Reduced Acrylic on Masonite
Body language is a very powerful tool. We had body language before we had speech, and apparently, 80% of what you understand in a conversation is read through the body, not the words.
- Deborah Bull
Grade was in all her steps, heaven in her eye, in every gesture dignity and love.
-John Milton, Paradise Lost
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Pod: Southern Residents
Place of Capture: Bainbridge Island, Washington State
Date of Capture: October 15, 1968
Age at Capture: Approx. 2 years
Over 25 Orcas were netted in October 1968, including the [now deceased] male, J-1 Ruffles. Only 5 were kept including one young male, later known as Cuddles.
He was soon purchased by a park known as Flamingo Land in Yorkshire, Great Britain, and was to endure a grueling journey across the United States and the Atlantic Ocean. While at the park, he lived in a small pool with some dolphins.
However, Cuddles reportedly became more and more aggressive during his stay, apparently having previously grabbed two trainers. This resulted in keepers having to clean his tank from the safety of a shark cage and later on, his move to the Dudley Zoo.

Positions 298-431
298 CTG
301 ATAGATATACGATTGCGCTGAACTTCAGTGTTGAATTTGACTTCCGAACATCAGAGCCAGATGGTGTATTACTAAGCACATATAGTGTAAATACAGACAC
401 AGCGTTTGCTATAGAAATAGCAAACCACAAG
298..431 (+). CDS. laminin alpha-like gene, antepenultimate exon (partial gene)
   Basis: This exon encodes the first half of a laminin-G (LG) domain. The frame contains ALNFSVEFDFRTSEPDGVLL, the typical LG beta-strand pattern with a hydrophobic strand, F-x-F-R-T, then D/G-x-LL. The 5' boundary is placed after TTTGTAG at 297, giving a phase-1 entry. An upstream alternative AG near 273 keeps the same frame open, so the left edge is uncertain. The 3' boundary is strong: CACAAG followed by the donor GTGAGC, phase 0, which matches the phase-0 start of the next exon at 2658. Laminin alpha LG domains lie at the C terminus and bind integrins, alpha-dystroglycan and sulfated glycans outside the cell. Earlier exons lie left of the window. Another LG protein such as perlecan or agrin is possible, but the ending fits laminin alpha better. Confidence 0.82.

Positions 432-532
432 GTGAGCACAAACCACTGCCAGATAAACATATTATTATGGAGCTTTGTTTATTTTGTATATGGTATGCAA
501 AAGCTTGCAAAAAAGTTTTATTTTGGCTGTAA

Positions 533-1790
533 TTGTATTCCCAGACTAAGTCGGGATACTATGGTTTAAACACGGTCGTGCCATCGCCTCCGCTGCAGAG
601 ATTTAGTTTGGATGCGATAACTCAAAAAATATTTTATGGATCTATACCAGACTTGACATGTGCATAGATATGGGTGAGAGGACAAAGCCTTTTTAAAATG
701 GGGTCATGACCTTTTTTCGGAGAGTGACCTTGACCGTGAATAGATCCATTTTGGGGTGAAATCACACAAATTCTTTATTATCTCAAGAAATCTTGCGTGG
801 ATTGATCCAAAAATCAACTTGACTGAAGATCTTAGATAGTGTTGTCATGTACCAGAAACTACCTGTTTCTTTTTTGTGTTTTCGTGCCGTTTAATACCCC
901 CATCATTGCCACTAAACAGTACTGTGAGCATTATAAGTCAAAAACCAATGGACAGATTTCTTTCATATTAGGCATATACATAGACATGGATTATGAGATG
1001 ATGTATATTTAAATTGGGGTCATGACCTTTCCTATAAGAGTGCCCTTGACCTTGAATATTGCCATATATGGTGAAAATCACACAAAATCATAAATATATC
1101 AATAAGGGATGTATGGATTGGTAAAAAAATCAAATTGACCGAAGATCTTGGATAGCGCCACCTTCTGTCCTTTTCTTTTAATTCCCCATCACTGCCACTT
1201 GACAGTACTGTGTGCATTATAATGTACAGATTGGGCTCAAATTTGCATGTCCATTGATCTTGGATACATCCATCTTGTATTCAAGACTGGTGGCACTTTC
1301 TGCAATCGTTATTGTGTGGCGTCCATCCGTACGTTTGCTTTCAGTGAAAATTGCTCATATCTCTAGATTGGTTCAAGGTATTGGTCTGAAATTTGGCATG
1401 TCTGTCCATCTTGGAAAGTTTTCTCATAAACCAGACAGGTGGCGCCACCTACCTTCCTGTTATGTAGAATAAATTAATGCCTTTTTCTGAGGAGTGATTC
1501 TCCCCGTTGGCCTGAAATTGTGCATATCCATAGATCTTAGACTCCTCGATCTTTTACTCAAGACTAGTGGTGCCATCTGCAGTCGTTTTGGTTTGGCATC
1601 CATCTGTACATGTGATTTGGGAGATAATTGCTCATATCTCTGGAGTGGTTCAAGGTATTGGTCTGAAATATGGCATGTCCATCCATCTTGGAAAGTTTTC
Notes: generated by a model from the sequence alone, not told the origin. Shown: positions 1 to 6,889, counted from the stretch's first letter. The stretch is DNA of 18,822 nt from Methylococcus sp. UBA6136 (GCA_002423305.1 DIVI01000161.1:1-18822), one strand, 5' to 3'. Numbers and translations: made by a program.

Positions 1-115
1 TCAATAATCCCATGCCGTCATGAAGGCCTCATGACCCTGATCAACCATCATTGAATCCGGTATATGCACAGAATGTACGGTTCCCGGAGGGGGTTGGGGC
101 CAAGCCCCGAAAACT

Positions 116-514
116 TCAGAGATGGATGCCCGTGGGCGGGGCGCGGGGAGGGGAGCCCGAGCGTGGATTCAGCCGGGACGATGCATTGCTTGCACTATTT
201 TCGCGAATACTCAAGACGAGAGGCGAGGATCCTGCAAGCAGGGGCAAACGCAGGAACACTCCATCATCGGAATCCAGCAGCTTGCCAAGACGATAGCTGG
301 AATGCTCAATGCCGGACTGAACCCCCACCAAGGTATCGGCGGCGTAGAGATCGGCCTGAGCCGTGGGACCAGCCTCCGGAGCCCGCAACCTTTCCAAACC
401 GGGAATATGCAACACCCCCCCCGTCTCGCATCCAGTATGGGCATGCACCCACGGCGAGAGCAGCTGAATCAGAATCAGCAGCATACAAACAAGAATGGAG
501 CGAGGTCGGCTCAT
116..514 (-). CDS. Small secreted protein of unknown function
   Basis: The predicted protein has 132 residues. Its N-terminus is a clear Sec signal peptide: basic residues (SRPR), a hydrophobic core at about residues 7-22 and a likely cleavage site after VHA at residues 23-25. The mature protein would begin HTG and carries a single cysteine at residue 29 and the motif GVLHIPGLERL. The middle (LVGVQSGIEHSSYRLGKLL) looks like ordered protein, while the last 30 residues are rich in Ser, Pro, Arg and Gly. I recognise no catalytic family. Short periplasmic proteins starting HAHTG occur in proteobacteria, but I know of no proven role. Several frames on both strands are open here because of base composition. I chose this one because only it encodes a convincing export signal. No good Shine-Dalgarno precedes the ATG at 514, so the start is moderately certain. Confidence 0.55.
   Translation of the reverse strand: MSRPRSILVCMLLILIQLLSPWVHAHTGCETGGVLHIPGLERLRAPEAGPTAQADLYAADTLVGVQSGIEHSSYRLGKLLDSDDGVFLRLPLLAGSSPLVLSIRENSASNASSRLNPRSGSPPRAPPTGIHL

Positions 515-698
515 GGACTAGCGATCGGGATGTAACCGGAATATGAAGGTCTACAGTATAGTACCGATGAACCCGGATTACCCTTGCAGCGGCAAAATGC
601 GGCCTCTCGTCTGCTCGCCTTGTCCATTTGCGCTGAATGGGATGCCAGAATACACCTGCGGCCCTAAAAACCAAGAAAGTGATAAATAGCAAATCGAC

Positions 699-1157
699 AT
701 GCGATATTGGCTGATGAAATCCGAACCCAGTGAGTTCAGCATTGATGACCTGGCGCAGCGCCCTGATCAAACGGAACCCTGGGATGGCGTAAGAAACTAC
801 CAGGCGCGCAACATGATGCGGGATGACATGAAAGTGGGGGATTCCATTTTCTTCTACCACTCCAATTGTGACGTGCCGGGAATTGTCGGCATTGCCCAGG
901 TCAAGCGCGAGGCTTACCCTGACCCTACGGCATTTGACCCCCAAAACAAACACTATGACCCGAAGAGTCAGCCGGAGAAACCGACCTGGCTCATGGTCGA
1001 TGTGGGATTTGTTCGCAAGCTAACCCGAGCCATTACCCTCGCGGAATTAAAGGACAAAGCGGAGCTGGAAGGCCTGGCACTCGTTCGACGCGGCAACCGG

When he arrived at the zoo, Cuddles dragged keeper Don Robinson into the pool as well as “misgauged his daily kiss with trainer Roy Lock”, sending him to the hospital with a broken nose.
Cuddles was the first Orca in the UK, and was used in the primary studies of Artificial Insemination (AI). Unfortunately, his tank at the zoo was barely twice his size and it was difficult for him to turn around, causing his health to decline. Vandals also broke into the zoo one night, throwing rocks and bricks at him, even going so far as to try and harpoon Cuddles with a 12-foot spear.
On February 6, 1974, Cuddles died due to a broken rib and a Streptococcal Mediastinal Abscess. During his time at the zoo, it was known that he suffered from ulcers and internal bleeding.